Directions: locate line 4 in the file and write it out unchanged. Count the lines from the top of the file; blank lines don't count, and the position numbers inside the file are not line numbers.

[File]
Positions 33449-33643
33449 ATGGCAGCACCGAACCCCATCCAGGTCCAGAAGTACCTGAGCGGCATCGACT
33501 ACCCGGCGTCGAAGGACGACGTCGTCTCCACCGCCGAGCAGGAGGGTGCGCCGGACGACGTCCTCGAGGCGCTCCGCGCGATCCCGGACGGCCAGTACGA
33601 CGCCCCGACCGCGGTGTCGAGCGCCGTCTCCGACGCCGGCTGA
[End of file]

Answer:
33601 CGCCCCGACCGCGGTGTCGAGCGCCGTCTCCGACGCCGGCTGA